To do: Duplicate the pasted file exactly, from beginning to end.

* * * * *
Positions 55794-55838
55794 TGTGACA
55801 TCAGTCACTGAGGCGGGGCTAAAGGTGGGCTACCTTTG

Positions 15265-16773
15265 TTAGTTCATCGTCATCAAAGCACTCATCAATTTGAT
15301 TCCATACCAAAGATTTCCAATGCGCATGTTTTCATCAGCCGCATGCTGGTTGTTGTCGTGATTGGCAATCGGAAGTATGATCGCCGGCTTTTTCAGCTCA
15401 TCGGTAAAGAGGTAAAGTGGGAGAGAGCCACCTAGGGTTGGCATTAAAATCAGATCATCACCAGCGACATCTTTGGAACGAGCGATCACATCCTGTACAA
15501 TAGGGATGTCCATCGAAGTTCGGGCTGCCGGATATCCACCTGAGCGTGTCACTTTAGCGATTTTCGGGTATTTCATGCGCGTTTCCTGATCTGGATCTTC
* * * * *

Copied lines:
Positions 55794-55838
55794 TGTGACA
55801 TCAGTCACTGAGGCGGGGCTAAAGGTGGGCTACCTTTG

Positions 15265-16773
15265 TTAGTTCATCGTCATCAAAGCACTCATCAATTTGAT
15301 TCCATACCAAAGATTTCCAATGCGCATGTTTTCATCAGCCGCATGCTGGTTGTTGTCGTGATTGGCAATCGGAAGTATGATCGCCGGCTTTTTCAGCTCA
15401 TCGGTAAAGAGGTAAAGTGGGAGAGAGCCACCTAGGGTTGGCATTAAAATCAGATCATCACCAGCGACATCTTTGGAACGAGCGATCACATCCTGTACAA
15501 TAGGGATGTCCATCGAAGTTCGGGCTGCCGGATATCCACCTGAGCGTGTCACTTTAGCGATTTTCGGGTATTTCATGCGCGTTTCCTGATCTGGATCTTC